The series containing materials on Robert Silvercruys cover his careers as poet and as diplomat. The first sixteen folders contain correspondence and clippings from and about people notable in literary and diplomatic circles in Belgium, France and the U.S. Robert Silvercruys' career as a poet preceded that of the diplomat. He began writing poetry when he was a young man, publishing a group of poems in 1911, entitled Notations, at the age of 18. Two years later he published another set of poems in a volume called L'Ironique Tendresse. Many of the letters he received during this period are letters of praise from friends and colleagues regarding these books. Among these are letters from Edmond Picard, Thomas Braun, François Mauriac, Marcel Thiry, Robert Vallery-Radot (editor of Les Cahiers), Lucien Christophe and Albert Mockel. Many of these letters also include mention of a later collection of poems, Suite Nocturne, published in 1926. Other letters in the collection are related to Silvercruys' political career, from such names as Thomas J. Watson, Jr., and his brother, Arthur K. Watson; Charlotte Kellogg, wife of Vernon Kellogg; Leon Orlowski; and Pierre Wigny, Belgian Minister of Foreign Affairs.
The second part of the series contains bound sets of notes pamhplets, letters and clippings regarding both of the Baron's careers again. The majority of materials surrounding his diplomatic career are from the period of his ambassadorship to the U.S. from Belgium (1946 - 1959), including two scrapbooks of memorabilia from two dinners given in honor of his retirement in 1959, which had such notable guests as Thomas J. Watson,Jr., Allen W. Dulles, Mamie Eisenhower, Walter H. Annenberg, Isaac H. Clothier, Jr. and Mildred Bliss. The signatures of many of these appear in a guest book, including signatures for John F. Kennedy and Jacqueline Bouvier Kennedy, who were unable to attend personally. Other volumes contain notes and pamphlets on various subjects from the Belgian involvement in the founding of New York, to Silvercruys' notes while he was a professor of French at the University of Wisconsin at Madison in 1917, to a handwritten copy of Éphémèrides Parfois Intimes in the hand of its author, Léon Kochnitzky. Among the most fascinating of these is a volume entitled Tercentenaire Huguenot Wallon de New York, 1624 - 1924, which contains letters and ephemera related to a tercentennial celebration of the first European settlement of New York by the Walloons, or French-speaking, Dutch Protestants. The set contains numerous letters to the then Belgian Ambassador to the U.S., Baron de Cartier de Marchienne. Another interesting folder contains pamphlets from the Second World War, such as the Report by the Supreme Allied Commander on the Operations in Southern France, signed by the author, General Maitland Wilson.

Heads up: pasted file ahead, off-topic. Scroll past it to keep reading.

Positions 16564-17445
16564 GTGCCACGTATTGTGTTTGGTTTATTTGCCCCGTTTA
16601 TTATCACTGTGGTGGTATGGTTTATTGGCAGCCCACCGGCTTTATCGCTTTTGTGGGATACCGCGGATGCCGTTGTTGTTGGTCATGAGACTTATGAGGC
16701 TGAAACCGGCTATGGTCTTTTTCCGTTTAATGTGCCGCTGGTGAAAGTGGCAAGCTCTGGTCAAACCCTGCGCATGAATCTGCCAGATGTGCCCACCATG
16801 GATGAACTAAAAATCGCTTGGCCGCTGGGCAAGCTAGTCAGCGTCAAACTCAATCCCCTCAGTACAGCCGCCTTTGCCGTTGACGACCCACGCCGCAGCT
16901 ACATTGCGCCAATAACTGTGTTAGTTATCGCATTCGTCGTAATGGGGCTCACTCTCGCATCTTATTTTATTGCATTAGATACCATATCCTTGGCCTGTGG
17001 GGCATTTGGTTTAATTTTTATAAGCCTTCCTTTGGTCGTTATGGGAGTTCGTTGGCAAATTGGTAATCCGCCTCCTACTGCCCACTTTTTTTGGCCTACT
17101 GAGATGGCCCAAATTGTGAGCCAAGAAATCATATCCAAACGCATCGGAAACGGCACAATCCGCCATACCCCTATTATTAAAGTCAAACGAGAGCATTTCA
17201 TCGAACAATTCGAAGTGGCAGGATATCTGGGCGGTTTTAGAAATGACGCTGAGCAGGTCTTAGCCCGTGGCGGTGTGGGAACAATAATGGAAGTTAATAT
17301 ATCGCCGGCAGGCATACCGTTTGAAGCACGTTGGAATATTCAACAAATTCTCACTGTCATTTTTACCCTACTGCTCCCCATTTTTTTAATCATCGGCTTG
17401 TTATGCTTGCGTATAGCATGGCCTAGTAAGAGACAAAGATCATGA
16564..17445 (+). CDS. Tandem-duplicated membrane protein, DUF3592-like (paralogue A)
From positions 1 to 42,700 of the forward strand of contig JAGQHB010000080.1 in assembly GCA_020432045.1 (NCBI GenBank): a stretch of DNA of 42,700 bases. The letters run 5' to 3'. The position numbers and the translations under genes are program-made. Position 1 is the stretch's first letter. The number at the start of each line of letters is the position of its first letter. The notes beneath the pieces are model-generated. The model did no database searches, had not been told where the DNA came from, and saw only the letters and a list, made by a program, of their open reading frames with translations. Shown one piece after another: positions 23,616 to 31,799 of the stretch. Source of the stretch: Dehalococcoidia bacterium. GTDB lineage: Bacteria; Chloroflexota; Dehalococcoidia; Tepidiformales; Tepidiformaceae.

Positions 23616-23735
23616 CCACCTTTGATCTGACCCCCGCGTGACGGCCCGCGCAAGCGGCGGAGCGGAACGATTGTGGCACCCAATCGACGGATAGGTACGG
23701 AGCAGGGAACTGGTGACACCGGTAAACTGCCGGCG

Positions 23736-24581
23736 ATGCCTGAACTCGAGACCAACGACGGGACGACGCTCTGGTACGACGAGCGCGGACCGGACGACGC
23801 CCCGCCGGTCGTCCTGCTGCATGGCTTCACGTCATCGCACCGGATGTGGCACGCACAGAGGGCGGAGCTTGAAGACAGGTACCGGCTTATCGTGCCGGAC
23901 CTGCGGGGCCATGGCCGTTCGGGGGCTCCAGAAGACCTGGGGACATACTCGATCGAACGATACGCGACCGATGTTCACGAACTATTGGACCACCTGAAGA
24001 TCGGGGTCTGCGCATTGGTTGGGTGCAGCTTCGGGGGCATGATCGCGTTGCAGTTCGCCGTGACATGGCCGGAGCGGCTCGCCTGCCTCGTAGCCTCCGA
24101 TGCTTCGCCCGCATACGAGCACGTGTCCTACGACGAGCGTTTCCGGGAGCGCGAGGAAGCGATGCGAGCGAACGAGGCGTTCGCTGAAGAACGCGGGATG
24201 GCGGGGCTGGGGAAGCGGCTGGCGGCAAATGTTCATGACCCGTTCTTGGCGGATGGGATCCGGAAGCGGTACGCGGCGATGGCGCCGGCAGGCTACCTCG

The collection itself belonged to Robert Silvercruys. It would be of interest to any scholar of Belgian history, culture, politics, law or foreign relations. Frantz Silvercruys was a member of the Court of Casssation of Belgium from 1910 to 1934. Many of his notes and much biographical information are contained in the collection. Robert Silvercruys, if not a well-known poet himself, was a part of the Belgian literary circles, and he has a considerable amount of correspondence from other members of that group. His career as a diplomat also found him in well-known company, and his contributions to Belgian American relations during the period after the Second World War were considerable.